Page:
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Wanted: babies, education.

DEMOGRAPHIC AND GENERational trends are worth exploring now and then regardless of the business we're in.

This is a big picture issue most of us don't have time to dwell on or worry about, but any strategic business discussion must take demographic shifts into consideration.

Most of the attention tends to focus on baby boomers because that generation's sheer size has a substantial impact on everything from health care to disposable income spending. The boomers have presented this country with both its greatest financial opportunities and challenges.

Unemployment is a daunting issue today in the economic recovery efforts, but the population demographics are clear: We won't have enough workers to replace the retirees. And in professions requiring math and science education, the outlook is grimmer.

Tassu Shervani, a marketing professor at the Southern Methodist University Cox School of Business, has an excellent presentation on globalization that he delivers to corporate groups across the country. He focuses on capital, labor, product and commodity markets.

He describes the number "2.1" as the most important number in understanding globalization and even brands it "the new pi" {that's about 3.14 to refresh your math memory). It's the birth rate required to keep the population constant in a developed country. As of 2001, the United States was the closest developed country to that rate at 2.0, and 20 percent of U.S. women don't have children. The education of women is the biggest factor contributing to the decline from an average of five to seven children per woman in the early 1900s.

Japan, Russia and Italy are in population declines, and Germany is next because of low replacement rates. Italy, you ask? The big Catholic families are a thing of the past with a birth rate of 1.1 and 46 percent of women there not having children.

Some countries are desperately trying to reverse the decline. Russia has National Conception Day on the second Monday in September with government rewards for babies born nine months later. Women in China and India are taking bribes for marriage due to lack of women, but of course China is trying to control population from a birth rate standpoint.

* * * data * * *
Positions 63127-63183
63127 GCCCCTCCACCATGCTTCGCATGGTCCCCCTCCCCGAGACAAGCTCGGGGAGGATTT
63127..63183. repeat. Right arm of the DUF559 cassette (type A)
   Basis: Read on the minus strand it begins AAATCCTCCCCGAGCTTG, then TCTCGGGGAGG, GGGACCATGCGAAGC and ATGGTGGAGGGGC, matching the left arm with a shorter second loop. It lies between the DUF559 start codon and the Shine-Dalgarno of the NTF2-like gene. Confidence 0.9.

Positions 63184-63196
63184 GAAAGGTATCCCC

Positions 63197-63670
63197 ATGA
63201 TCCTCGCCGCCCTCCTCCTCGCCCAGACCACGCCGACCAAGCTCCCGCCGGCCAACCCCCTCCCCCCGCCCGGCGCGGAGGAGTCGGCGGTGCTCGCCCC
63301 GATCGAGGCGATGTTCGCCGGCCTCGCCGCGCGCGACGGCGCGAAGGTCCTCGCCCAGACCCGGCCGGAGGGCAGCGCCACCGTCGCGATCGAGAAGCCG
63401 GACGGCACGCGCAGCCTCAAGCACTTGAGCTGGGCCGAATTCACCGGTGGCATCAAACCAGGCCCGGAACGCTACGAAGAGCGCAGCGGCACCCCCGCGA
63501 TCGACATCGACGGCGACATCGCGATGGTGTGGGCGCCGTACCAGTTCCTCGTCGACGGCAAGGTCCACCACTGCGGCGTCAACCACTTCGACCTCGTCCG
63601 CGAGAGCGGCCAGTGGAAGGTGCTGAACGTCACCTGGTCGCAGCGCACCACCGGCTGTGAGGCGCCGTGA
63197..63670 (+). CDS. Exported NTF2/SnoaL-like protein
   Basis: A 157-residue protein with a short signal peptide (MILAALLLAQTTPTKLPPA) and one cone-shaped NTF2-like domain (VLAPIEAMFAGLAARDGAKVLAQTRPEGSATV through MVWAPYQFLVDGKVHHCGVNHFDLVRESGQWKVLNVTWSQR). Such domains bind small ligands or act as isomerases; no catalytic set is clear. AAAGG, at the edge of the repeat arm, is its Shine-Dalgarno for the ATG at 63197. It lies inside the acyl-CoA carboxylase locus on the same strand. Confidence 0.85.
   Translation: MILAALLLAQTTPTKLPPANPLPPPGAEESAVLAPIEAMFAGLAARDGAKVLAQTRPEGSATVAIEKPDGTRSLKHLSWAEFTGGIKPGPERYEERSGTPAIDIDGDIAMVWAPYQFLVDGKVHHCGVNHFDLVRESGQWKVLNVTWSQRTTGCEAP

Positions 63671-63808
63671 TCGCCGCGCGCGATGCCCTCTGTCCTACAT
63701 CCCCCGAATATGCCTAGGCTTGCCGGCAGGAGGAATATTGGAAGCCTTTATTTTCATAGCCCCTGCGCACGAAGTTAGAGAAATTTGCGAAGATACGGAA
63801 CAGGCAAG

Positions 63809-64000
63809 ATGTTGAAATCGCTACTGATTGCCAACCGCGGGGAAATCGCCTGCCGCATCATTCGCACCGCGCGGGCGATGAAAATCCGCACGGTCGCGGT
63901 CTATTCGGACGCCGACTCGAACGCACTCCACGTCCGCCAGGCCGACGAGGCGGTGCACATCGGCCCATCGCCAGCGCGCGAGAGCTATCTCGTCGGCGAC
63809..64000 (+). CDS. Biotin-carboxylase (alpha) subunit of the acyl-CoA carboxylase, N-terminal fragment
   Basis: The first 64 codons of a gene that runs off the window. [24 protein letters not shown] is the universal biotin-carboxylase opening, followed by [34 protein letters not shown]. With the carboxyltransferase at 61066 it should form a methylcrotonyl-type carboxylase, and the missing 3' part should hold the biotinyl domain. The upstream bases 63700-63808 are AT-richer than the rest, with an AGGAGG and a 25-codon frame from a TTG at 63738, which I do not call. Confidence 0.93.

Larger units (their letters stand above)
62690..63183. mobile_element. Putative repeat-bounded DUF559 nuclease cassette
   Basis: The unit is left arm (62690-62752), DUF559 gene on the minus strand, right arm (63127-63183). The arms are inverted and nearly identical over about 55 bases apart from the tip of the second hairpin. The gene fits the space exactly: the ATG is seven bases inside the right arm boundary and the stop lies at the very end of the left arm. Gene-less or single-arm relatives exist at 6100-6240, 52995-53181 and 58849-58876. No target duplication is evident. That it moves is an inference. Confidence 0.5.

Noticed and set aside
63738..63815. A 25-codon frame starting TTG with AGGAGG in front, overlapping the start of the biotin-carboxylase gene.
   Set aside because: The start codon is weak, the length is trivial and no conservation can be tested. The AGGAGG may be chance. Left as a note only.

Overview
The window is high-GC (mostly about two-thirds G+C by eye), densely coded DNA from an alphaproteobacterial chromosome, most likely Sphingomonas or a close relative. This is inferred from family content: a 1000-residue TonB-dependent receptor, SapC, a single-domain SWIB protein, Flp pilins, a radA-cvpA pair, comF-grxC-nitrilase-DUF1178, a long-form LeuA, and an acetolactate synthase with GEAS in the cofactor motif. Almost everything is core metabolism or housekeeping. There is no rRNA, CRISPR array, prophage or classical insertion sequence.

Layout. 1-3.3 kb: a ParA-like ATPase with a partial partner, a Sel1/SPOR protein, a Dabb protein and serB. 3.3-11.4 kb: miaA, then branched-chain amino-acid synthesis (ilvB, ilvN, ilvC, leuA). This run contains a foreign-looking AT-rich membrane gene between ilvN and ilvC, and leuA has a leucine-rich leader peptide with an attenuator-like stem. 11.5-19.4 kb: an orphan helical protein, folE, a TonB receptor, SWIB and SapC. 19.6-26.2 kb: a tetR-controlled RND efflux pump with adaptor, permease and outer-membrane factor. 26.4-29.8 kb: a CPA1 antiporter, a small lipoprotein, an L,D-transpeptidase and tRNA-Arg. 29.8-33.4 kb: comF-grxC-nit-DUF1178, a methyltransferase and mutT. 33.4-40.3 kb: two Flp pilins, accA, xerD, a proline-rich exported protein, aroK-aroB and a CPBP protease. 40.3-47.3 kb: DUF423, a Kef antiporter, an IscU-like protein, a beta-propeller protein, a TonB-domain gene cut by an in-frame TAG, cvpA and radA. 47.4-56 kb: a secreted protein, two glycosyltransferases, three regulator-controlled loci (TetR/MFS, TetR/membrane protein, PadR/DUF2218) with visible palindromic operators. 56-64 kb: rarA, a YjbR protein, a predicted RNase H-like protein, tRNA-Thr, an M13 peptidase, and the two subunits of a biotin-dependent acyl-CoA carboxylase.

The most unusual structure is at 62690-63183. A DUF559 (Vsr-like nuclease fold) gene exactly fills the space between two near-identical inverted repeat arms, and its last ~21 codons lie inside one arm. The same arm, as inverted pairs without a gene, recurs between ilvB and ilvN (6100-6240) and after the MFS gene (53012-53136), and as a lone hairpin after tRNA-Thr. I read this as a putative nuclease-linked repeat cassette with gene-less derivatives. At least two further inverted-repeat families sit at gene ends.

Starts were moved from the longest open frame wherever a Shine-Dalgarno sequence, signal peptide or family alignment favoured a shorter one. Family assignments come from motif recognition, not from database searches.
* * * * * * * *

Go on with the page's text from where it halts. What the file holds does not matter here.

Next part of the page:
The ratio of U.S. workers to retirees in 1935 was 12-to-l and in 2004 was just 2.5-to-l. Shervani says that number will fall to 2-to-l in 2020 and 1.25-to-l in 2050.1 sure hope we have robots to help take care of me at age 85 at the fitness center because I don't think there will be enough people out there.

Not only are we facing smaller numbers of workers, but we're also facing generations that show less and less interest in math, science and technology education. In 1986, 15 percent of U.S. bachelor's degrees awarded were in engineering, math and science. By 2006, that number had plummeted to 9 percent.

Shervani says companies needing those science graduates will have to go where they are, and that doesn't bode well for the United States. He thinks the reason so many millennial generation students don't want any part of math and science is because those professors don't care about their self-esteem (very important to that group). The number of psychology degrees awarded has more than doubled in 20 years while engineering degrees are down 23 percent.

"The developed world has technology and capital, but not enough people," Shervani concludes. "The developing world has people, but not enough technology and capital. Managing the potential interaction between the developed and developing world is the most significant challenge and opportunity facing political and business leaders."

We can't manage the world's dilemma, but we can sure work to make a difference in our own backyard. Arkansas must continue to invest in--and increase awareness in the value of--math and science education. The demographics and trends can work in our favor if we acknowledge and act on them.

Jeff Hankins can be reached via e-mail, followed on Twitter @]effHankins and connected with at jeff.hankins and
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Title Annotation:Publisher's Note.
Author:Hankins, Jeff
Publication:Arkansas Business
Date:Jul 12, 2010
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